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Seven Tips for Creating a Distinct Tone of Voice for Your Brand

Dec 17. 2018

It’s not just what you say, but how you say it. More and more brands position themselves with a distinctive tone of voice. We were asked to share our thoughts on the rising trend of making brands more human and relatable with a branded voice.

Read the full article in Danish here or simply follow our seven tips to create your own unique tone of voice.

1 – Stand for something

A brand with a cause is the best place to start when you’re creating a voice. The clearer your opinions, the sharper your voice. If you’re struggling, begin by defining what you are not. Having an opposition can help make your voice clearer.

Oatly is defined by what it is not. Like milk, but not milk.

2 – Use people your team can relate to

In the process of giving your brand a more human voice, real humans are, not so surprisingly, helpful. Brainstorm with your team to find someone to model your voice from, and feel free to construct a brand personality using opposites. Anyone from Alfie Atkins to Winston Churchill and Beyonce can work as long as they are distinct enough to give you a clear idea of your direction.

3 – Polyphonic brand portfolio?

If you are working with multiple brands in your portfolio, make sure your basic principles are in place and distinguishable from one another.

4 – Practice makes perfect

Your new tone of voice won’t be magically apparent in everything from day one. Organise workshops with your team so you can practice your new style, and keep it relevant with updates and adjustments to your guidelines. Make sure you have a small, but dedicated team to handle updates and training. Everyone can become better writers, and a great place to start is to accept that it takes practice. Writing well is 90% rewriting, as the good people at Slack would say.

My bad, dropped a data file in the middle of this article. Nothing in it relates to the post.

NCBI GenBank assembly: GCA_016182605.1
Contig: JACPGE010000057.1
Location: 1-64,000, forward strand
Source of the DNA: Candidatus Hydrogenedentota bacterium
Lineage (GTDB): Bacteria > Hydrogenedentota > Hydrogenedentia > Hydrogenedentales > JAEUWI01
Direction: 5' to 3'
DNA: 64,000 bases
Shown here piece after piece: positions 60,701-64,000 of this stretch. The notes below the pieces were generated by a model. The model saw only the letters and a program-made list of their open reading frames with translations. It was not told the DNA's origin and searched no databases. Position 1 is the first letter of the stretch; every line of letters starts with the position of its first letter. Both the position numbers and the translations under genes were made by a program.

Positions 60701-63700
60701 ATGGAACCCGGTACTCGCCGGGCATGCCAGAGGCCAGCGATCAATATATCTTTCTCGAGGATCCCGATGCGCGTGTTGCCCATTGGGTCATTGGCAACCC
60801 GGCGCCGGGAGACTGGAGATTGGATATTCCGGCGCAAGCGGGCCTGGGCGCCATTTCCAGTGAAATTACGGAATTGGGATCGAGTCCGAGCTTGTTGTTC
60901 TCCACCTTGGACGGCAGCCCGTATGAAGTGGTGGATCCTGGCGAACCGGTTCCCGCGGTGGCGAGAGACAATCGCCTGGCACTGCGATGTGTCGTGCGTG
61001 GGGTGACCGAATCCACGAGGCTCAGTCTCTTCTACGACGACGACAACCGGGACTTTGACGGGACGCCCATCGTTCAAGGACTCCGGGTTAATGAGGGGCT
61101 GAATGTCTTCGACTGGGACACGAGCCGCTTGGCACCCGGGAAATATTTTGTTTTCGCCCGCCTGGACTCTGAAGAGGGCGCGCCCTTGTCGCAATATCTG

5 – Sharpen your voice with do’s and don’ts and key vocabulary

With your new tone of voice comes lots of definite do’s and don’ts. If you’re an unemployment agency there’s a big difference in using words like career or work life, or unemployed, looking for a job, or in-between jobs. Do’s and don’ts are also a great tool to make your principles tangible and easy to understand for your team. One great example is NEST Pension’s extensive phrasebook that helps everyone at Nest communicate clearly about pension.

6 – Find the right balance

Brand personality quickly becomes too much personality. Your brand’s voice should never get in the way of sense and clarity. Also, now that we’re at it, pay attention to the fine line between being authentic and artificial. Authenticity is a bit like being cool or funny. The more you try, the less you are.

7 – Know your context

Are you writing for your website, annual report, journalists or your colleagues? The core of your tone of voice should shine through, but all good communication takes into account context and audience, so your tone should also come with a sense of occasion.

Last, but not least - be inspired by others

Mailchimp’s tone of voice is widely admired

Slack has some great advice on how to give your bot personality (without giving it too much)

Finally, check out the work we did for Specsavers’ employer brand voice